Abdel Fattah al-Burhan issued decree Sept. 6. to dissolve paramilitary group
The focus in Sunday shifted from the battlefield Friday to the legitimacy of the Rapid Support Forces (RSF) when army chief Abdel Fattah al-Burhan issued a decree to dissolve the paramilitary.
Al-Burhan’s Sept. 6 decision has sparked speculation regarding the future of the conflict between the warring rivals, according to analysts.
Experts believe the decision to disband the RSF would not affect the course of the war that has been going on since April.
Experts told Anadolu they considered it “a step within the framework of general mobilization.”
“The battlefield alone determines the course of the ongoing conflict,” they said.
With the decision, the RSF, which has been the government’s right arm in fighting the rebellion in Darfur, has no legal presence in Sudan.
The Sudanese parliament passed a draft law in January 2017 affiliating the RSF with the army, after it had been affiliated with the Security and Intelligence Service.
On July 30, 2019, Al-Burhan, the head of the military council at the time, issued a decree amending the RSF law, making it “semi-independent and subordinate to its leader, Abdel Rahim Hamdan Dagalo.”
The RSF was formed 10 years ago in a complex context coinciding with the war in Darfur to fight rebels in the region.
But its presence in Sudanese cities faced widespread criticism locally, as it was classified as an extension of the notorious “Janjaweed militia.”
The government at the time continued to deny that the forces had a “tribal character,” and officials repeatedly emphasized that they were a “national force.”
There are no official estimates of the number of RSF members but they exceed tens of thousands and are deployed in most cities, as well as on the borders.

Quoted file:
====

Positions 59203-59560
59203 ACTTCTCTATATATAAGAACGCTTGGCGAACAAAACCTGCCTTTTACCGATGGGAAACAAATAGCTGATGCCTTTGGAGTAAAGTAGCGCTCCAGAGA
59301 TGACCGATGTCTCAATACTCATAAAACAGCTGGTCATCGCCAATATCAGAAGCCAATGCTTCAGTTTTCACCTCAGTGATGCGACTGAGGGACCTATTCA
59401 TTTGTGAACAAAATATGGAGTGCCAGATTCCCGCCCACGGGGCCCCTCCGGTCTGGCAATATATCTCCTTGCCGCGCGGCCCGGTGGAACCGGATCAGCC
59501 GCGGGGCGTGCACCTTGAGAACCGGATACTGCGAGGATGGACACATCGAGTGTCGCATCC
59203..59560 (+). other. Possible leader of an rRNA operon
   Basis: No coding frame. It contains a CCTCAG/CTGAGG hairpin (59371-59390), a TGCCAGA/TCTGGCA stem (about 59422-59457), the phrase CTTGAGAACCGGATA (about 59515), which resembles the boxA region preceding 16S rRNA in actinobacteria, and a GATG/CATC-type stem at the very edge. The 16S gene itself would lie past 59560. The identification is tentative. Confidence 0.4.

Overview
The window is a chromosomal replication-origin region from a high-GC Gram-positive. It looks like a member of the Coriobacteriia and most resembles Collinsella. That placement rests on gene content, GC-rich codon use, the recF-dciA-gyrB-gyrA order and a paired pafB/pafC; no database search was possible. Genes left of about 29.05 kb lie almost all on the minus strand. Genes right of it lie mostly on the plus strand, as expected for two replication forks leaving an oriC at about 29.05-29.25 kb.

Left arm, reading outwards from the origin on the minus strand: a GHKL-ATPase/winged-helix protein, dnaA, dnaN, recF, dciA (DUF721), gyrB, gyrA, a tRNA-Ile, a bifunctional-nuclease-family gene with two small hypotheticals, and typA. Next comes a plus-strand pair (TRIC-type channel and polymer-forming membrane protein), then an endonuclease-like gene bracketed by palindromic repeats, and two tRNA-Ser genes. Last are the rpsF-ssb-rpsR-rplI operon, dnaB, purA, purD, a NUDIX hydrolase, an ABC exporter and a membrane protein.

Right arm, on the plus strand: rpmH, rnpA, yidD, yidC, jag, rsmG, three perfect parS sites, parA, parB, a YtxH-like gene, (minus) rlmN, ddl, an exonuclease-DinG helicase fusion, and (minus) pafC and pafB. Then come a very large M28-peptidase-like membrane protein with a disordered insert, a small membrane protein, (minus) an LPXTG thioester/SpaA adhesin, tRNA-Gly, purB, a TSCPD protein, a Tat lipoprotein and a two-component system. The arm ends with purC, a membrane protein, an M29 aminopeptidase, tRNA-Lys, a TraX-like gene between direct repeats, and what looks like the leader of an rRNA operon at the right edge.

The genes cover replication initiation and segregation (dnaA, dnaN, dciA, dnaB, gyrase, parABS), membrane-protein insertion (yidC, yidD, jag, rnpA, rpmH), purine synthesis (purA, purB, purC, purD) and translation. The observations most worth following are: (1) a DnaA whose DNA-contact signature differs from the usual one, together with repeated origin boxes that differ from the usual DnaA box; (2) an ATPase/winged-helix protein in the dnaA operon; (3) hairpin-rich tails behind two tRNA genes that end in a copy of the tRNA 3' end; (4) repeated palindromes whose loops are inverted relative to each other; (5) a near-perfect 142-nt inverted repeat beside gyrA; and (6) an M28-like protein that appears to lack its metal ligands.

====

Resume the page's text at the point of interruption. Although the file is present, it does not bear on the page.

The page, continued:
“The decree to dissolve the RSF will have no real effect,” said writer and political analyst Abdullah Rizk.
Rizk told Anadolu that “this measure will not provide the five-month war with legitimacy it was already lacking.”
“The battlefield is the only law imposer in wars,” he said, noting that “there is no executive body that can put the decree into effect.”
Rizk stressed that “the RSF should be removed from residential areas so that citizens can return safely to their homes.”
“An immediate cease-fire should take place then the two parties can resume negotiations in order to reach a final agreement to stop hostilities and end the war,” he added.
Another writer and political analyst, Amir Babiker, said the effect of the decision to disband the RSF “will not be significant.”
Babikir said Al-Burhan’s decision “does not meet the aspirations of the people.”
Influence meets criticism
Despite criticisms that followed the establishment in 2013 of the RSF, the confidence it gained from ousted President Omar al-Bashir gave it more strength, influence and support, to be one of the strong arms of the regime.
The RSF maintained influence after the fall of Al-Bashir on April 11, 2019, when it participated in the military council that came to power, headed by Abdel Fattah Al-Burhan.
RSF commander, Mohamed Hamdan Dagalo, Hemedti, assumed the position of Vice President of the Sovereignty Council in August 2019 after reaching an agreement between the military and the Forces for Freedom and Change, until Al-Burhan dismissed him.
The RSF has been accused of committing human rights violations, especially in Darfur.
Since the beginning of the war between the RSF and the armed forces, thousands have been killed and more than 7 million displaced, especially in Khartoum and Darfur state, according to UN figures.